A Republican candidate for supervisor says a new survey he funded shows he has a shot at winning an election in liberal San Francisco.
District 2 candidate John Dennis said the random survey shows he has more support in the race than Democrat Nick Josefowitz, one of the two presumed frontrunners for the seat on the Board of Supervisors. The survey placed Dennis second behind the incumbent, Supervisor Catherine Stefani.
About 28 percent of the 678 registered voters surveyed by phone last week said they would likely cast their ballots for Stefani, while 22 percent said Dennis, 19 percent said Josefowitz and 6 percent said candidate Schuyler Hudak. The rest were undecided or refused to answer.
“What it means is that San Francisco has had enough of the theater in City Hall,” said Dennis. “They’ve had of enough of the City Hall bubble and the political machine making promises and doing nothing. They’ve had enough and they want to try something completely different.”
But others cast doubt on his chances of winning as well as the methodology of the survey.
“This is a nice attempt for him to get some news coverage, to try and project some relevance into the race, but he has almost no chance of getting elected,” said Jim Ross, a political consultant who is not supporting any candidate for District 2. “This doesn’t mean anything other than there is a group of people who support John Dennis, who has run for office several times.”
Dennis, a real estate developer who has unsuccessfully run against Rep. Nancy Pelosi three times, describes himself as a Libertarian who is socially liberal but fiscally conservative — “a dead-on match for the district.”
District 2, which includes the Marina and Pacific Heights, has the highest number of registered Republicans in The City. Voters there tend to be more politically moderate and among the wealthiest in San Francisco.
Dennis hired a telemarketing firm to conduct the survey through Bill Wilson, a Fairfax-based political consultant who primarily works in data and predictive analytic modeling. Wilson defended the survey as an accurate representation of “the feelings in the district about the race” while acknowledging its shortcomings.
“This is not a scientific poll,” Wilson said. “The only real split that I did on it was that I asked the callers to reach people in terms of their partisan affiliation as close as possible to the percentage that they were in the voter file.”
Of the 678 people reached, 15 percent were Republican and 63 percent were Democrat, according to the survey. The rest had no party preference.
City data shows 13 percent of the roughly 48,000 voters registered in District 2 are Republican.
Wilson said the callers did not attempt to reach enough voters to reflect the race and gender demographics of District 2, which would have cost more money. Also unlike a poll, the survey does not factor in voter turnout.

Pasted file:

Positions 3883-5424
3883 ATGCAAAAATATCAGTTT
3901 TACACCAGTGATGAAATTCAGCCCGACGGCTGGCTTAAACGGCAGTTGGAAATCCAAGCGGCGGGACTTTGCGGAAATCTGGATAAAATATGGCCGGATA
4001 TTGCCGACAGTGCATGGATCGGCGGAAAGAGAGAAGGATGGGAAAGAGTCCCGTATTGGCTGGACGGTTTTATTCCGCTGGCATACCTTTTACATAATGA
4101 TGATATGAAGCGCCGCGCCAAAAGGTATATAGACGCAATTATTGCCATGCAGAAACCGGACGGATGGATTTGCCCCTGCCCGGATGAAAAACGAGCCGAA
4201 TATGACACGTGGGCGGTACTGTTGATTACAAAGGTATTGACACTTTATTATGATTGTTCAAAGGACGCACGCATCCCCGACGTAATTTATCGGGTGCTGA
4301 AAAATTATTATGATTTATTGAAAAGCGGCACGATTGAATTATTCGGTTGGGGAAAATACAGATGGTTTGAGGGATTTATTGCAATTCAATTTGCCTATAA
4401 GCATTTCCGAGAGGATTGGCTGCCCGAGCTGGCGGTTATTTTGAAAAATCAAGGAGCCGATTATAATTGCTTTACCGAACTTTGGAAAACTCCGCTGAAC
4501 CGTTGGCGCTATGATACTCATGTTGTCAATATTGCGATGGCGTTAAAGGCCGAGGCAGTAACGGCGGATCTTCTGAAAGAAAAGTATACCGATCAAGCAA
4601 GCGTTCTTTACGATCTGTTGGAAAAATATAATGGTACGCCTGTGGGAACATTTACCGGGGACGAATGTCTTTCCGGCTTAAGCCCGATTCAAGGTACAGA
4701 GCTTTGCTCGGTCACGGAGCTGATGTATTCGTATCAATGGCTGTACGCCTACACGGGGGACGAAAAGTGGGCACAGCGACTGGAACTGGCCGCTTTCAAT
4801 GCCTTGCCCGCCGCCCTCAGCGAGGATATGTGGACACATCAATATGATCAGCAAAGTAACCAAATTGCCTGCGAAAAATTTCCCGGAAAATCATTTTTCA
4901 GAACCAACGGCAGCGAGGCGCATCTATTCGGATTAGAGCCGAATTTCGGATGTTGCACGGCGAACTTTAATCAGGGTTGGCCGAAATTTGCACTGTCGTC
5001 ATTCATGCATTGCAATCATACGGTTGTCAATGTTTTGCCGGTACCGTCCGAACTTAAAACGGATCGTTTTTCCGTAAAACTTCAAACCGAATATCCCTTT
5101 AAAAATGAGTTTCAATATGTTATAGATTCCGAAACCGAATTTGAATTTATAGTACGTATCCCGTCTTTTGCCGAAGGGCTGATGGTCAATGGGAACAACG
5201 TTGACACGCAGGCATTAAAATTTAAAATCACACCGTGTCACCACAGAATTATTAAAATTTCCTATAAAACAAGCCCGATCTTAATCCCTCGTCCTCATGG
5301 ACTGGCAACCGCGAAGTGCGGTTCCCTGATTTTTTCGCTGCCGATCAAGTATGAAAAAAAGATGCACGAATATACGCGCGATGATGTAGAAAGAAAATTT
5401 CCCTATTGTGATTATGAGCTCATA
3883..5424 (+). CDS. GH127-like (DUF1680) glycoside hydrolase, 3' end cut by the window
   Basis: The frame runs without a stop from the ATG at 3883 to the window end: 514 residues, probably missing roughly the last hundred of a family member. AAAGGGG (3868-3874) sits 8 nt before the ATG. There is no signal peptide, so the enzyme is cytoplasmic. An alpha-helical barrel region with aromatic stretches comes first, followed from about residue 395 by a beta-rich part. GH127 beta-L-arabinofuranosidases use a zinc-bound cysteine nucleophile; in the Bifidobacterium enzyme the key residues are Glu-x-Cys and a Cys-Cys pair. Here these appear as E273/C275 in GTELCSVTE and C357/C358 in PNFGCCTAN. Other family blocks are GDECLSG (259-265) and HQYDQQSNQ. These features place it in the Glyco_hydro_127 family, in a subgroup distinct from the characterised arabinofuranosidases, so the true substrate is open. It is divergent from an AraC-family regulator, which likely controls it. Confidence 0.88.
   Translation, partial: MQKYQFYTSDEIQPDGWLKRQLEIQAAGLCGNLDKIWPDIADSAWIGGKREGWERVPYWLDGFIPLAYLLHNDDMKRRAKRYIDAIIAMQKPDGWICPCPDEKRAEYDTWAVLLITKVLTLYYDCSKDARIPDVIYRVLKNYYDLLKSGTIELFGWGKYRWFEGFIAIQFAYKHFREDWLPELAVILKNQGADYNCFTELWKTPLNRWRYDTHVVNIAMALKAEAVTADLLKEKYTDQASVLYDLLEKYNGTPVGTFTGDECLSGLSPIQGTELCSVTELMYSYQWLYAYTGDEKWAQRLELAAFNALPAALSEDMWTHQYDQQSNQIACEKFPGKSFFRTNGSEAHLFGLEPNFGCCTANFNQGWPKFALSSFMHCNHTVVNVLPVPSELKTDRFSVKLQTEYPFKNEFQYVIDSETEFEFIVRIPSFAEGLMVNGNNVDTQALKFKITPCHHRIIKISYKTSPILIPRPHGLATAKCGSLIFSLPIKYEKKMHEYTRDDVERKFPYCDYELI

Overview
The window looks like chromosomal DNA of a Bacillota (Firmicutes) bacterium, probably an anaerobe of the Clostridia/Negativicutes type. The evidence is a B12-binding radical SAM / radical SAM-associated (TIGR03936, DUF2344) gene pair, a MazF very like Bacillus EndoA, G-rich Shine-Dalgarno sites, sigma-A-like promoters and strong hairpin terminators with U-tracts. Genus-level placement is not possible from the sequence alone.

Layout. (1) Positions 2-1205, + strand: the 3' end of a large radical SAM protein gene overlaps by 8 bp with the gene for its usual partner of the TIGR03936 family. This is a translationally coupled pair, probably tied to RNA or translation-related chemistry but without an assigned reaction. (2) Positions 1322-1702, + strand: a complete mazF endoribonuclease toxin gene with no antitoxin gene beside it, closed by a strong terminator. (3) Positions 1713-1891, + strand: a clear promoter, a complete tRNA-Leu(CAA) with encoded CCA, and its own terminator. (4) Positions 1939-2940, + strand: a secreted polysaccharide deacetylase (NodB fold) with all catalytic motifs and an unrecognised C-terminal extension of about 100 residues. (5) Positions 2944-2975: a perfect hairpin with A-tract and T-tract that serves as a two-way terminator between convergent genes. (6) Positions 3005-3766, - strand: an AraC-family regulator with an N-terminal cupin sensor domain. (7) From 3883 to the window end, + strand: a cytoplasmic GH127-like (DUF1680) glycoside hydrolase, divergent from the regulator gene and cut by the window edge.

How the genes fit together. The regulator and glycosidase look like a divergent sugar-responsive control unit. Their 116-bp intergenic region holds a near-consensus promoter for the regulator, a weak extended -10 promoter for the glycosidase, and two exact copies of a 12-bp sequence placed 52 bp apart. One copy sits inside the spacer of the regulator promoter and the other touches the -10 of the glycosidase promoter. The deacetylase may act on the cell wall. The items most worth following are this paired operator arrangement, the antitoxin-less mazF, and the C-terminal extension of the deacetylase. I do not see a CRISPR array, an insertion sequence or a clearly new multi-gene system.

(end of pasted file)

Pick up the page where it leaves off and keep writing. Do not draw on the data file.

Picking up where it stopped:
“I think what you have there is an accurate picture of the race and the relevant candidates, we’re not looking for precision here,” Wilson said. “What we are going to get is a good, highly probable picture of relative positions.”
Wilson said he worked on the survey for free as a courtesy to a mutual friend with Dennis. Wilson said he has contracted with the telemarketing firm for three decades, but declined to provide the company name on the record.
“I don’t know that the poll proves anything because it’s such an unusual methodology,” said Mark Mosher, a campaign spokesperson for Stefani. “I think using that methodology could show anyone could get elected in the district.”
But Mosher said the Stefani campaign also has a poll putting her in first.
“Catherine is in the lead,” Mosher said. “Republicans who are looking for solutions on car break-ins, homelessness and [maintaining neighborhood character] should consider giving her one of their three votes.”
Hudak, the candidate purportedly in last place, according to the survey, also criticized the results in a statement.
“I can’t help but question the reliability of a telemarketing poll, since our team is out there knocking on doors and talking with voters every single day,” Hudak said. “But in a poll with similar reliability, my mom called 600 voters over the weekend, and in that scientific poll our numbers were looking pretty good.”
A spokesperson for Josefowitz declined to comment.
Ross, the political consultant, acknowledged the high number of Republicans in District 2, but said Stefani has a stronger base in the district and support at City Hall. He said Dennis’ party affiliation is likely to cost him votes.
“Calling someone Republican in San Francisco is a curse word,” Ross said. “The national politics, the national atmosphere overwhelm everything.”
By positioning himself as the anti-establishment candidate, Ross said Dennis has a better chance of taking away votes from Josefowitz than beating Stefani under ranked-choice voting. Josefowitz has similarly positioned himself as anti-establishment and defeated the last Republican to hold office in San Francisco for a seat on the BART Board.
“Not only is he the elephant in the race, he is the elephant in the race,” Ross said of Dennis. “Once people find out that he’s a Republican, they’re not going to vote for him.”
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